Posts Tagged ‘Schopenhauer’

Planet walkers

June 5, 2013

Searchers are optimists, and walkers are searchers. Are walkers optimists?

Well, I am. I wouldn’t say I was born that way. I recall a pessimistic teenage phase, coincident (or not?) with pounding headaches and an infatuation with William F. Buckley’s Firing Line. I walked away from it, and them, and from my initially-declared Poli Sci major, after my sophomore year in college. Thank goodness.

I know, there are and always have been pessimists who also walked. Schopenhauer springs instantly to mind. Nonetheless, every walk is an optimistic undertaking. And, I suspect, every self-avowed pessimistic walker is a closet optimist. Can’t prove it, but to paraphrase Camus: one must imagine daily walkers happy. More on that anon.

I discovered Walker Percy and his character Binx Bolling’s “search” in college. Percy saw the search as looking ultimately for a way out of this world, which he and his religious confreres viewed as “fallen” in its natural state. But reading his books, and then standing in his gazebo and surveying his “lost cove,” convinced me that his search was really for a way to love living.

I discovered a happy documentary worth sharing, last night:

Philosophical walkers are like John Francis: planet walkers. That’s another name for cosmopolitans, citizens of the globe and the universe who choose to accept responsibility for the whole. Every step symbolizes that choice, and that sense of a shared and universal identification with the natural world and all its lifeforms. In one of the stranger TED Talks on record, Francis declares “we are the environment, and how we treat each other is really how we’re going to treat the environment.” Similarly, he told  the Atlantic,

The environment is therefore also about human rights, civil rights, gender equality, economic and education equity. It is about all the ways we relate to one another because how we relate to each other manifests itself in the physical environment around us.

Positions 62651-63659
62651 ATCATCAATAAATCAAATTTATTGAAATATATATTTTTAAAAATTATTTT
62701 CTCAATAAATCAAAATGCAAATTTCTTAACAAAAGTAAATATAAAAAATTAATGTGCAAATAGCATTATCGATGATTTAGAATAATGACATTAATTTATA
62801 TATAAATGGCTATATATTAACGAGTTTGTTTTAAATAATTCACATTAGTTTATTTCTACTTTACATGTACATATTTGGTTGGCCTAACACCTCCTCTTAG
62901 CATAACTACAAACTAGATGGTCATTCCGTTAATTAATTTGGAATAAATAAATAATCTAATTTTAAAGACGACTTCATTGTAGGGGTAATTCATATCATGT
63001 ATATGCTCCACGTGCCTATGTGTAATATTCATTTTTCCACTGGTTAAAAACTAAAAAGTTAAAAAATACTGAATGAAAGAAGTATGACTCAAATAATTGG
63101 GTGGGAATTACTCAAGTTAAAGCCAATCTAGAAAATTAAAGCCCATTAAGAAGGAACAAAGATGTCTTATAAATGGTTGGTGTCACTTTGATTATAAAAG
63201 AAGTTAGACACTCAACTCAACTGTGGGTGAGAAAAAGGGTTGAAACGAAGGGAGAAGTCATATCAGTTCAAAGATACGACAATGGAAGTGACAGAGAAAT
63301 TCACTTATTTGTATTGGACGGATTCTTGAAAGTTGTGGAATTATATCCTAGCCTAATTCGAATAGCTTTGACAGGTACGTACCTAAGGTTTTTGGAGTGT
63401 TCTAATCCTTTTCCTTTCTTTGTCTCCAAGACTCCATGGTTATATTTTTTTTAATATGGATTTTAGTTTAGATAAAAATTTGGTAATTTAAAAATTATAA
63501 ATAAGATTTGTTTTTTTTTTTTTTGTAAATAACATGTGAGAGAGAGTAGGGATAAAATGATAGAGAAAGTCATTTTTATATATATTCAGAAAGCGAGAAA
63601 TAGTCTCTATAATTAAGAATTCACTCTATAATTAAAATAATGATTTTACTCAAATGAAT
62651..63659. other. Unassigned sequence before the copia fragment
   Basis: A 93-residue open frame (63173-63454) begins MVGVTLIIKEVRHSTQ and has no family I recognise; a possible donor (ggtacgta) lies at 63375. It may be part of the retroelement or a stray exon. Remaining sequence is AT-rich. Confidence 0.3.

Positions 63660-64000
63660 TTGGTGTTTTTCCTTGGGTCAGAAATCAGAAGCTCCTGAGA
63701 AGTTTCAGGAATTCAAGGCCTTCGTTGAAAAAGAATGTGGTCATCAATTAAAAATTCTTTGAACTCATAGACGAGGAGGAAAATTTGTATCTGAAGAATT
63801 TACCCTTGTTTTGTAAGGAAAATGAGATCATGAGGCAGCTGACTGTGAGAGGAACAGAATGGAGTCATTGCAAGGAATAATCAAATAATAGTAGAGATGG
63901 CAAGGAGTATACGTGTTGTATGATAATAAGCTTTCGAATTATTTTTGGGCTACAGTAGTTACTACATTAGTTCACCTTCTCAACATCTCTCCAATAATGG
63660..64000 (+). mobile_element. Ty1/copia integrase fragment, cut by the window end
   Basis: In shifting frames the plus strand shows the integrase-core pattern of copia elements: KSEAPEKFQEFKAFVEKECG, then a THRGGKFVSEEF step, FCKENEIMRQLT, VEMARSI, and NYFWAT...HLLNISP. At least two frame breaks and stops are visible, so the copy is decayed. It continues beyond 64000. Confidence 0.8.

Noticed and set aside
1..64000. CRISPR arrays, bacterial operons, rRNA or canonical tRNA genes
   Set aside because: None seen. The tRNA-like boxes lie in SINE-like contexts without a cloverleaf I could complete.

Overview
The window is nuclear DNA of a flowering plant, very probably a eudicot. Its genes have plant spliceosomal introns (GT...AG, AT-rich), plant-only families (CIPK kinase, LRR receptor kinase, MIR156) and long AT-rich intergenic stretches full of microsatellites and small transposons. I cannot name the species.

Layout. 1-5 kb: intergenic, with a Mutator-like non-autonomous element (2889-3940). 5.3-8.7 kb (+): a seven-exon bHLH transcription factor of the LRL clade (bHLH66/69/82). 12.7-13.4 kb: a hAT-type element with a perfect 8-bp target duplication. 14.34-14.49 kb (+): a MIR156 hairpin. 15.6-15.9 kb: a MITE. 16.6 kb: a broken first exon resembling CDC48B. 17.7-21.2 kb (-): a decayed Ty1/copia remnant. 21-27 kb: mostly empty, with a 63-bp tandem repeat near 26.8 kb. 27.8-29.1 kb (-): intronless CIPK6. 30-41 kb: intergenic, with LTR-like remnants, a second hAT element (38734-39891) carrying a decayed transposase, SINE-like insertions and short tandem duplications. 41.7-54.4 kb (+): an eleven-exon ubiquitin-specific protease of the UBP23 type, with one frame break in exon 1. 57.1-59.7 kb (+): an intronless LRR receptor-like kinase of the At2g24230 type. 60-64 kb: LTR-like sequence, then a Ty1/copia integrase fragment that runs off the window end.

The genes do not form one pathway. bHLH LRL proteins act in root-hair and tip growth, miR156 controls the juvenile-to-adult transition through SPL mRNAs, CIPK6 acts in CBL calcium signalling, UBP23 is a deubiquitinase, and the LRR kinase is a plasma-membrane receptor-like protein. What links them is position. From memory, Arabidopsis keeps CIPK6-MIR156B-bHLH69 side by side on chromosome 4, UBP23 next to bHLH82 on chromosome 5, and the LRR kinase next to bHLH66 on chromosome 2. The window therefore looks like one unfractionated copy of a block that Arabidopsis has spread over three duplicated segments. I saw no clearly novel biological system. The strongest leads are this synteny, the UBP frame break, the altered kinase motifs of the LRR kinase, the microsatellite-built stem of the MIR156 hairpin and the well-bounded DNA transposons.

That’s a way, Walker.


July 25, 2012

Back on my perch after  another summer road-trip, this one to the sweltering American breadbasket. I was going to lay low ’til August but sometimes, as they say in Mayberry, things have just got to be brung out.

I spent some time with Irv Yolem’s Schopenhauer Cure yesterday, and then with Carlin Romano’s mention in America the Philosophical of the vitriolic philosophy blogger Brian Leiter. I think I’ll find it helpful to myself this morning to think a bit about the uses and abuses of misanthropy.

Old Arthur hated his species,  probably due in large part to a bad formative start with his hard-hearted Mama. She never missed an opportunity to tell him what a drag he was, as a youth, on her freedom. He more than fulfilled her vision of him, long after she was gone. He isolated himself from both his fellow “bipeds” and his own bipedal nature, thinking himself superior.

And who knows, that very attitude may have fueled the imagination and will to write the books that almost give pessimism a good name. What we can’t know, except through the fictive  speculations of people like Yolem, is whether Schopenhauer’s misanthropy seemed to himself to make his own life worth living, in his own mind. We do know he said it did not make him “happy.”

Leiter is merely emblematic of the cheap culture of snide  and sneering rudeness so prevalent and apparently popular on the Internet. I don’t know if it makes him or his readers happy to be that way. It doesn’t me. I tend to avoid his posts and their comments, as I try to avoid mood-dampening & heart-shrinking contaminants generally.

So what I just want to bring out about all this is a small piece of hard-earned self-knowledge: I find that I am a happier and a better person when I actively resist the misanthropic impulse, and do not surrender to it as Schopenhauer and Leiter apparently did.

I also picked up the Dalai Lama’s Beyond Religion yesterday. I like him. He may be naively humane, but at least he’s no misanthrope.